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April 2017 Policy Study, Number 17-7

   

A Commentary on Property and Taxation

   

Part 7

   

 

There seems to be some general agreement in this country that this is an appalling method of taxation because it conceals the certitude of who bears the burden of the tax in the cost of the final product.  What I don’t understand is why it is so hard to comprehend that income tax is also buried in the cost of the final product merely because it is included upfront as a cost of production when the cost of the product is being established (this will be explained later), rather than added as a percentage of the incremental increase at the end of the accounting process?

 

Here again I will use real-world examples to try to make my point.  We will try to answer two questions:  who pays the tax, and who bears the tax?  Believe it or not, these are legitimately two different questions.  We will deal first with the former.  Who pays income tax?  The answer is “individual producers.”  They manifest themselves in two general categories:  real people (includes private businesses) and government-created artificial entities in the form of corporations.

 

The real people provide the energy (intellectual talent, labor, and economic investment) to produce goods and services, and their compensation (read “incentive to produce”) is in the form of a wage, salary, or return on investment.  Please bear in mind that a single individual can wear more than one hat.  For instance, a man can wear the hats of husband, father, breadwinner, disciplinarian, etc.  He can be all these things, and yet he is only one man.  This same individual can wear still more hats.  Thus, it is possible that he can also be both producer and consumer.  Every living human being is a consumer, and most are also producers.

 

The artificial entities are corporations of various types, partnerships, self-proprietorships, franchises, etc.  These “artificial persons,” most commonly referred to in general terms as “businesses,” provide the capital and organization to produce the goods and services, and their compensation (again, read “incentive to produce”) is in the form of “return on investment.”  A business cannot be a consumer, at least for any great length of time.  This is true by definition.  A producer produces more than he consumes.  A consumer consumes more than he produces.  If a business continually consumes more than it produces, by definition it becomes a consumer and disappears from the economic contest.  That is, there is no return on investment, it goes broke, and it is driven out of business.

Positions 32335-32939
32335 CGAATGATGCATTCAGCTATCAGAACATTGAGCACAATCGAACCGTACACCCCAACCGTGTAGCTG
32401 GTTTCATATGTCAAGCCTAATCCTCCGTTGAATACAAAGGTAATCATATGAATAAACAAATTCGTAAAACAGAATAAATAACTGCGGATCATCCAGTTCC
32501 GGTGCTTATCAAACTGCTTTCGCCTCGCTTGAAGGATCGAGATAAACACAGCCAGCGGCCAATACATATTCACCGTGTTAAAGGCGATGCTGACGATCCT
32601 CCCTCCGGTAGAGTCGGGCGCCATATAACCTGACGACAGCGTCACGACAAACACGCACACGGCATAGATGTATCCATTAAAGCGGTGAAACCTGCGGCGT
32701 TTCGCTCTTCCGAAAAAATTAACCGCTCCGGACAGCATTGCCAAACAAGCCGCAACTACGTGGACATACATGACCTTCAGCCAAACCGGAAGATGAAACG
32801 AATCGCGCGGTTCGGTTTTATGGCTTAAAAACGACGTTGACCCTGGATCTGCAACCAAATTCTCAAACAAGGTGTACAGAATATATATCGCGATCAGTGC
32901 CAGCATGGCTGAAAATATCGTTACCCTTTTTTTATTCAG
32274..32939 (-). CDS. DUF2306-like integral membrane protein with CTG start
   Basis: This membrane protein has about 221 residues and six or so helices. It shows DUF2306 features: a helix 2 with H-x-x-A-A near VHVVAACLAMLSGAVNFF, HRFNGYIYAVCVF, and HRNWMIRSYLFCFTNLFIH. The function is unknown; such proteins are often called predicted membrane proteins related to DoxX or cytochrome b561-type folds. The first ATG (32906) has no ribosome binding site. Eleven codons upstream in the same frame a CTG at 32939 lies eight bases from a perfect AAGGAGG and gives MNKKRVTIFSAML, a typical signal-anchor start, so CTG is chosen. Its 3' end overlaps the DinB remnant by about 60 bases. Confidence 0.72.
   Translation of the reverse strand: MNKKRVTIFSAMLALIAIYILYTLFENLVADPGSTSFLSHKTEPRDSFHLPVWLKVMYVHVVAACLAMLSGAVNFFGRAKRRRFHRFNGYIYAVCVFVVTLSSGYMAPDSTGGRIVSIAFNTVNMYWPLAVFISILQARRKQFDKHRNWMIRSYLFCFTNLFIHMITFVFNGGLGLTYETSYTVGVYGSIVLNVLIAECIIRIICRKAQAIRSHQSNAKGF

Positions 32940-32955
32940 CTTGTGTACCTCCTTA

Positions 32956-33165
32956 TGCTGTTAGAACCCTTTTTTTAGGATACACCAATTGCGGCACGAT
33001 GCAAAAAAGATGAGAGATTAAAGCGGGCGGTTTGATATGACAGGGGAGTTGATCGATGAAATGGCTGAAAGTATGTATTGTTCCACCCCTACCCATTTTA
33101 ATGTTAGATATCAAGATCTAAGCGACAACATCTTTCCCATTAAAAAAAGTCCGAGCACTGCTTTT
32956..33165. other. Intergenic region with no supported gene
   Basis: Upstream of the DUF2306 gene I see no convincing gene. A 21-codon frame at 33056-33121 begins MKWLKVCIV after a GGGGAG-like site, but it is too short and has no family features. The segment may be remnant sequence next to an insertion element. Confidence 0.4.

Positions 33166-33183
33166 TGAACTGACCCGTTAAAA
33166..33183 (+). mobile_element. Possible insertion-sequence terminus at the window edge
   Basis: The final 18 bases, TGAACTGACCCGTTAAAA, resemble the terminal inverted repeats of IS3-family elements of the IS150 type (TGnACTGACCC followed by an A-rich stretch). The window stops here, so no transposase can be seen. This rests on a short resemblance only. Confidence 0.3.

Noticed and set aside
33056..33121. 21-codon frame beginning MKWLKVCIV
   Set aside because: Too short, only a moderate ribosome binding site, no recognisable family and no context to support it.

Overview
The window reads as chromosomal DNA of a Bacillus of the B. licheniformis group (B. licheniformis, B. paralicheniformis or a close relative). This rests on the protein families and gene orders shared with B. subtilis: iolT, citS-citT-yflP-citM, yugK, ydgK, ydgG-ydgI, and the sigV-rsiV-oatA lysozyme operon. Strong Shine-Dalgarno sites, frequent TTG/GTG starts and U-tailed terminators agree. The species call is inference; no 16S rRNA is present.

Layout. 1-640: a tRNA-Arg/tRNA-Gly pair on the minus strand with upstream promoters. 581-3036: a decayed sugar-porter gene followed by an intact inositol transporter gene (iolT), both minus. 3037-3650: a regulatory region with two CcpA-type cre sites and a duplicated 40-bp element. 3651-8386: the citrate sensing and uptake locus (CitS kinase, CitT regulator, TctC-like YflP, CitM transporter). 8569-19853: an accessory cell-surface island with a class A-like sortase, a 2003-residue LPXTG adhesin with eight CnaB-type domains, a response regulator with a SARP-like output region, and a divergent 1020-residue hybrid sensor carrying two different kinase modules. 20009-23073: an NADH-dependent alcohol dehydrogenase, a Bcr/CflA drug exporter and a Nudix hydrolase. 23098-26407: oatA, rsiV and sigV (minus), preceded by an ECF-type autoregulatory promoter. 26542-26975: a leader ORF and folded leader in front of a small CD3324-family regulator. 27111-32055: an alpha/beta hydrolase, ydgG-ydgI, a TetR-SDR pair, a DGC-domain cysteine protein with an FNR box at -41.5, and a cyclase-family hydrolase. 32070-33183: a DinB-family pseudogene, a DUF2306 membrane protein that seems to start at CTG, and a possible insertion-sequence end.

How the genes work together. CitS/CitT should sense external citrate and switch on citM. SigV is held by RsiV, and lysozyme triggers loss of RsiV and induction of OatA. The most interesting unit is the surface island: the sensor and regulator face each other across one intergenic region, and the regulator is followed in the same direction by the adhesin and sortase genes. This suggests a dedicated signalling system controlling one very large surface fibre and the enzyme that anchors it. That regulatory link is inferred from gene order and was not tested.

While it is true there are a very few Mother Teresa’s in the world, it is unlikely you and I share her altruism in anything but boast.  We are very much inclined to be numbered among those mentioned in the previous paragraph who “need an incentive” to produce.  We need not argue at this point whether this particular aspect of human nature is either good or bad; it exists — “it just is.”  And if we are honest with ourselves, we will allow that it is almost entirely pervasive.

 

We will use a wage earner as our immediate example, but the principles that apply to the wage earner in these particular matters will also apply to the other categories as well.  Ask any person who draws a wage, “Do you really care in the least what your gross pay is; and if so, in what respect?”  His answer, almost universally, will be something like this:  “That’s really a dumb question,” “Of course I do,” and, “Why?  Because that’s where my take-home pay comes from.”  Now ask yourself a question:  what specifically was the incentive that was needed to get him to produce?  Was it the gross pay, or was it his take-home pay (including benefits)?  I contend it was the latter, for it is only this portion of his wage that he is able to apply to procure and satisfy his demanded standard of living.  To him, it matters not even a little what portion of his check he is relieved of as long as his take-home pay will satisfy the standard of living for which he is willing to settle for producing a given amount of product.